Wednesday, January 30, 2013

How To Avoid Blurred Photos

How to avoid blur in photos - After my post Tips for Sharp Picture and Some Causes of Blur Photos in previous posts, the following is my post how to avoid a blurred picture. These posts are very related.

There are two main factors causing blurry photo:

1. The shutter speed setting is too slow compared to the focal length

Generally to avoid blurred photos due to hand shake you should use the Shutter Speed reference:

Shutter speed = 1 / focal length

For example, if you use lens with 100mm focal length, your camera shutter speed should be set at 1/100 second or faster.
This reference available to DSLR with full frame sensor. If your camera has cropped sensor (APSC), such as cropped Canon camera uses factor 1.6x, Nikon Sony, and Pentax use factor 1.5x, Olympus and Panasonic use factor 2x.
So if you have Canon DSLR camera with cropped sensor and use 100mm lens, the save minimum shutter speed from blurred due to hand shake is 1/160 second.
The question is "Why longer focal length need faster shutter speed?" Because the longer focal length, the more sensitive sensor to capture the vibe.

2. The object you are photographing moved too fast

So that the shutter speed must also follow the rapid motion of the subject of the photo. For example, to freeze the motion of the person running a basketball player, you need a minimum of 1/500. For dancers and singers, usually 1/200 enough, and to photograph people who do not move 1/60 is usually pretty good.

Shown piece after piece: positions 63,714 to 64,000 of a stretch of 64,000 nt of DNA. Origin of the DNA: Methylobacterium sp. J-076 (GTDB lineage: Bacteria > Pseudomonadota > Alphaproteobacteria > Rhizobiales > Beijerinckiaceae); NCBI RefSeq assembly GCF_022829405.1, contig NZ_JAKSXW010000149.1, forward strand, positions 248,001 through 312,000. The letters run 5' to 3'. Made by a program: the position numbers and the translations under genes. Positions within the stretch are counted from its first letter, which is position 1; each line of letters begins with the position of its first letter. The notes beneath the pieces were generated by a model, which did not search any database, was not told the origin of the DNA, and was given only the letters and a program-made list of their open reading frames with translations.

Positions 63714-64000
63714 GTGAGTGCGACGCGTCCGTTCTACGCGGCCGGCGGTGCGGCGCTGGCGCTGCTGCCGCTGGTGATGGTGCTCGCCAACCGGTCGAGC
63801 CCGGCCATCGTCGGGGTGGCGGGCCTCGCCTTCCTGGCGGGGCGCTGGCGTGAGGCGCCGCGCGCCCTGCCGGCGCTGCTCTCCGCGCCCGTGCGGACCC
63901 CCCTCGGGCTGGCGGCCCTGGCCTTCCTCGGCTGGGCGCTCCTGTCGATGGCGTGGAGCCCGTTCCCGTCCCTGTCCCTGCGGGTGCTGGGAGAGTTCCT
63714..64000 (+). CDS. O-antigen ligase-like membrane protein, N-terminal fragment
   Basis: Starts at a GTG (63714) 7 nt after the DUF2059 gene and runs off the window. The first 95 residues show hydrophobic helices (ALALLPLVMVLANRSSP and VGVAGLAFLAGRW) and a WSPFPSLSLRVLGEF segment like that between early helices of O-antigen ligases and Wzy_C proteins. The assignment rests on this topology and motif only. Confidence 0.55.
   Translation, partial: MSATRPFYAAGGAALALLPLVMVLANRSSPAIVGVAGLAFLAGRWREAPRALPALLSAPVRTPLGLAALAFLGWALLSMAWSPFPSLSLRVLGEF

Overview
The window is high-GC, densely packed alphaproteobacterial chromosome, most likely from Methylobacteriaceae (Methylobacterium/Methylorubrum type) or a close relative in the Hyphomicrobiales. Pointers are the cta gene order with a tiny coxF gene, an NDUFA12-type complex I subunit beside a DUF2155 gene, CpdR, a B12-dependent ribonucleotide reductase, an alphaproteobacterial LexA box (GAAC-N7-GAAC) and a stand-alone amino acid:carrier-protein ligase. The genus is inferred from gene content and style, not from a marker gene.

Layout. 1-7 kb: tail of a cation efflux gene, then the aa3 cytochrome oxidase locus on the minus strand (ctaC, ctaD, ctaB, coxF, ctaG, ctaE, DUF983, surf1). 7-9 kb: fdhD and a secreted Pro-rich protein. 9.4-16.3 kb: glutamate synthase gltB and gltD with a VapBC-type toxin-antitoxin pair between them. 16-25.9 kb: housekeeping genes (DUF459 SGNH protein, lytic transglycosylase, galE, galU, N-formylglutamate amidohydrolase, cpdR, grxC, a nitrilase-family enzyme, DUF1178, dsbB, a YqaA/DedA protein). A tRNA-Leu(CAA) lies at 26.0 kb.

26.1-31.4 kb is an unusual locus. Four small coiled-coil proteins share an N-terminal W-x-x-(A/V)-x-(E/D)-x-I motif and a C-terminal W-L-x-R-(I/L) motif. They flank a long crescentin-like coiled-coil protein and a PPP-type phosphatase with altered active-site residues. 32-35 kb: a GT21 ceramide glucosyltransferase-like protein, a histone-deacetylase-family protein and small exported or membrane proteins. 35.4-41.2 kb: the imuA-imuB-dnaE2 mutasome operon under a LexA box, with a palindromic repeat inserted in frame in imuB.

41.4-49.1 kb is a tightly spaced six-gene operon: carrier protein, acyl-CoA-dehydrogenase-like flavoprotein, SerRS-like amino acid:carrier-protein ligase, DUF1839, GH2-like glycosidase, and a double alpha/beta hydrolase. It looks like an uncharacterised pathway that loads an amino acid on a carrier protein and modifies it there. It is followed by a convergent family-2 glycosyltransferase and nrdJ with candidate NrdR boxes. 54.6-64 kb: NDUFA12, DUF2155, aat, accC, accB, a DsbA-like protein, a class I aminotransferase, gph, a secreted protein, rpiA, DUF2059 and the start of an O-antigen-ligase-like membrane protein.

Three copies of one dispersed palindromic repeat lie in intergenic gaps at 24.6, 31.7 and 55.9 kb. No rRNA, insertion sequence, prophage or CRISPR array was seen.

How to prevent blur

There is technology in cameras and lenses designed to prevent blur. This type of technology is divided into two categories. The first one is in the camera, in the lens the other. The name varies, among other Image Stabilization (IS), Vibration Reduction (VR), Steady Shot (SS), Shake Reduction (SR) Mega OIS, Optical Stabilization (OS) and Vibration Compensation (VC). This technology can help you but can not help in total. For example, once you have to use a 1/200, but with the help of technology, you can use 1/100 or 1/60. This technology can not prevent blur when you are taking photos of people or objects moving quickly.

Another thing that can be used to prevent blur, among others, the camera holding technique and breathing techniques. By holding your breath while taking a picture, and put the body by meeting or leaning on walls, can help reduce the vibration that produces blur.

In addition to those mentioned above, there are still other factors that affect, among other things:

1. Direction of motion of moving subjects: Subjects were moving toward and away from the camera will be easier to freeze than the subject moves from left to right or vice versa.

2. The distance between the camera with a moving subject: The farther the distance, the more easily freeze the subject rather than a subject that is close.

In practice, we often can not use a high shutter speed to freeze the subject of the picture due to dark field conditions. Thus, by using these principles is our advantage.

If we are photographing people or objects approaching us from the front, then we can use the shutter speed a bit more slowly, so photographing subjects that are far from us. But be careful if your subject is near to us or movement from left to right / right to left camera, we need to increase the aperture / shutter speed if you want to freeze the subject movement.

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